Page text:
Studies Provide Little Support for Guidelines on Dietary Fats and Supplements

Two new studies demonstrate the shaky underpinnings of guidelines that 
encourage the intake of omega-3 fatty acids.

The first, a large meta-analysis in the Annals of Internal Medicine, 
examined dietary fatty acid consumption, fatty acid biomarkers, and 
fatty acid supplements. Among the chief findings:

Omega-3 and omega-6 fatty acids: There were trends for modest benefits 
associated with dietary intake or supplements, but these did not 
achieve statistical significance.

Saturated fatty acids: There was no discernible effect of total 
saturated fat as measured by either dietary intake or circulating 

Monounsaturated fatty acids: No effect was found.

Trans dietary fats: A harmful effect was confirmed.

In the second study, published in JAMA Internal Medicine, 4200 
patients with age-related macular degeneration were randomized to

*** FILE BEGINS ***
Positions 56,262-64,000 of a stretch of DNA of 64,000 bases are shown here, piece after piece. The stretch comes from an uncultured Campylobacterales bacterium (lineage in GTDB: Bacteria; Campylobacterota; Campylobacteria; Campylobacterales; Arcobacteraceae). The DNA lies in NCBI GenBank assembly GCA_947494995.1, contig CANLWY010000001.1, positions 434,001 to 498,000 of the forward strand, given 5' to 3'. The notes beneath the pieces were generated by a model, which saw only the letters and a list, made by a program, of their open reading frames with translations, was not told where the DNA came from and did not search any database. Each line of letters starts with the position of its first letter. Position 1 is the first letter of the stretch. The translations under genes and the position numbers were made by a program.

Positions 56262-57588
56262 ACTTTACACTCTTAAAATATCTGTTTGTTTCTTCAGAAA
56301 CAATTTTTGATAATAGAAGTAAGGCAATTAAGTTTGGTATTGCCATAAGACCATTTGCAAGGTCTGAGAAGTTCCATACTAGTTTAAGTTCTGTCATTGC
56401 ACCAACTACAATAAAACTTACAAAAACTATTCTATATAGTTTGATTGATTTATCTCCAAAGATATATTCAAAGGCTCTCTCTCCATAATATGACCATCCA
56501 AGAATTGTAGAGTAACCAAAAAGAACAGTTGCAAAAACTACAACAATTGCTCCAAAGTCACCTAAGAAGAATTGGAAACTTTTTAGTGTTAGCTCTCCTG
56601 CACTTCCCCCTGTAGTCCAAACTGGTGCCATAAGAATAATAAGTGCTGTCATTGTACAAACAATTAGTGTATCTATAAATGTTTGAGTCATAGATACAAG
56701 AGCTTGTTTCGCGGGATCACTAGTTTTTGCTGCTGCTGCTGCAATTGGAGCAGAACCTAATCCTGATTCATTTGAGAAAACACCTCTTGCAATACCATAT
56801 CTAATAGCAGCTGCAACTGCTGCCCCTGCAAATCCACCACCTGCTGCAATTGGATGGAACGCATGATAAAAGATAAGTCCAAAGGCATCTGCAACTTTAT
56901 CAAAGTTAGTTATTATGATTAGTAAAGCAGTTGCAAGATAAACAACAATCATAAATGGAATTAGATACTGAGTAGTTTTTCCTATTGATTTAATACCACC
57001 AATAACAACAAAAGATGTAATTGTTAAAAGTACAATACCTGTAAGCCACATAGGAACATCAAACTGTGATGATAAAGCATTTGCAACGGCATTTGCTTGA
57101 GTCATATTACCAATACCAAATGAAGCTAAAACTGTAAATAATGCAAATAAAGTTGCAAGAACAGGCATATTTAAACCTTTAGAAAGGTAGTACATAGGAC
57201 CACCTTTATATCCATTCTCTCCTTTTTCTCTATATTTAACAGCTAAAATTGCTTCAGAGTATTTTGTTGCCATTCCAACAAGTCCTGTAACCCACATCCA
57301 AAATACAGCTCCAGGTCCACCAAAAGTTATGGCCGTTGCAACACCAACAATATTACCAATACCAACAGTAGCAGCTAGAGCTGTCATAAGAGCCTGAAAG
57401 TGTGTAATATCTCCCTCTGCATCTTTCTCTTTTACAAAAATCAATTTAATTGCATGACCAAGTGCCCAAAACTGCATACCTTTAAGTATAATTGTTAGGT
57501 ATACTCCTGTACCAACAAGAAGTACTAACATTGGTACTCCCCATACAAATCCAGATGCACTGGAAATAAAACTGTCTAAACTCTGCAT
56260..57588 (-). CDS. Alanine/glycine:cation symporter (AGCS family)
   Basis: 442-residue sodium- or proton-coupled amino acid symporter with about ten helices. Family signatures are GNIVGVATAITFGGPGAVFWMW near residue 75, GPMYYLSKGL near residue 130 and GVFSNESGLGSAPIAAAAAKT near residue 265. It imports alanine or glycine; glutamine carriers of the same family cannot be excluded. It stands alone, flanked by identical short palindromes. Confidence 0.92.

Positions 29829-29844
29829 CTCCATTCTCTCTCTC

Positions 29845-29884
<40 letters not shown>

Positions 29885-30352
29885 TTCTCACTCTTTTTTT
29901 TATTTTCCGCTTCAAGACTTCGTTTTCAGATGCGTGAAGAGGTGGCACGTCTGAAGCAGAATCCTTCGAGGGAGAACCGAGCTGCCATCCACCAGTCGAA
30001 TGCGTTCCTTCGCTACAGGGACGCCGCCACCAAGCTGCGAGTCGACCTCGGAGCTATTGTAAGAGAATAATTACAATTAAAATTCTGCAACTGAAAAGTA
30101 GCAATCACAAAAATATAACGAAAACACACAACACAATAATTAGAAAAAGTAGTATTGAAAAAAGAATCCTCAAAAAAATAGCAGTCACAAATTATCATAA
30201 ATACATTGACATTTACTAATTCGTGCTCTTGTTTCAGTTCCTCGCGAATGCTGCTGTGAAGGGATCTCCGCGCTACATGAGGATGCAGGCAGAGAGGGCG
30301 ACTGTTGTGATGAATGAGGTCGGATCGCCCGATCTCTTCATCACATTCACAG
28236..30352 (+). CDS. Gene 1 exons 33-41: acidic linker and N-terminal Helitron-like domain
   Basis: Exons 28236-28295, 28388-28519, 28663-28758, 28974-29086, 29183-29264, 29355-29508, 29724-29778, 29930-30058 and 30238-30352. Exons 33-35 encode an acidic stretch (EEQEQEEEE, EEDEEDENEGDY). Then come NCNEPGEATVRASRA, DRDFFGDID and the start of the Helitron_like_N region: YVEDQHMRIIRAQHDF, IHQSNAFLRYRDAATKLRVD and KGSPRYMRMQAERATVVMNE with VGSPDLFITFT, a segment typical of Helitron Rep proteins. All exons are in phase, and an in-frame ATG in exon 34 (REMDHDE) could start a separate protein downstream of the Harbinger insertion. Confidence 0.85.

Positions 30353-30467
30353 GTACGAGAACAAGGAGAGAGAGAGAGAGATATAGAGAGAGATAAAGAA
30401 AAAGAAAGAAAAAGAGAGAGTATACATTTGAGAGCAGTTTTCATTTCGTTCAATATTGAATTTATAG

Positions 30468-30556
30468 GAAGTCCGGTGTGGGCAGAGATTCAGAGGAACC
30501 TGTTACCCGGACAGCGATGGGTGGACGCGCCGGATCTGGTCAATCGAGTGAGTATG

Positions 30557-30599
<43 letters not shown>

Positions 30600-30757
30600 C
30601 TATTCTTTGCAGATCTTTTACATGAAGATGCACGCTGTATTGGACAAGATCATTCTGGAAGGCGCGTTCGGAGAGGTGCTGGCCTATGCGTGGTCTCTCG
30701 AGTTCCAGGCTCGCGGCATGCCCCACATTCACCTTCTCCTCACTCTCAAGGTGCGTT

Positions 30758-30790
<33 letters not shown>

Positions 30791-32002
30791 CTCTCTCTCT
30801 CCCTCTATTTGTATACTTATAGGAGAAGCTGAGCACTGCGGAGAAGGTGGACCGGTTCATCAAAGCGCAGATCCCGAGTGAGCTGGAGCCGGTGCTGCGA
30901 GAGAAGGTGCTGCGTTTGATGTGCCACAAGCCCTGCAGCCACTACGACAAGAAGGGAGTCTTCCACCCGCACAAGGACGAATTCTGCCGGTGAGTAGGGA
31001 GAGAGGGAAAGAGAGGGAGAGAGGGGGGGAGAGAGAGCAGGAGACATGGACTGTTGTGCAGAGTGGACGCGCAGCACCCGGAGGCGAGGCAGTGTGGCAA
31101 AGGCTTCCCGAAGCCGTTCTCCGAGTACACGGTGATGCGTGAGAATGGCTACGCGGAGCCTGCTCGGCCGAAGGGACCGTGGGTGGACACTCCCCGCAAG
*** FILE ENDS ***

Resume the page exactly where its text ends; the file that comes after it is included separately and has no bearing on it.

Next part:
omega-3 fatty acids; lutein/zeaxanthin (carotenoids found in the eye); 
both; or placebo. After roughly 5 years, there was no significant 
reduction in cardiovascular outcomes in the treatment groups.

Commentators say it’s now clear that omega-3 supplements “with daily 
doses close to 1 g in patients with or without established CVD shows 
no clear, considerable benefit.” They conclude that for now, omega-3s 
should be prescribed only for patients with severe 
hypertriglyceridemia, “an extreme minority of the general population.”

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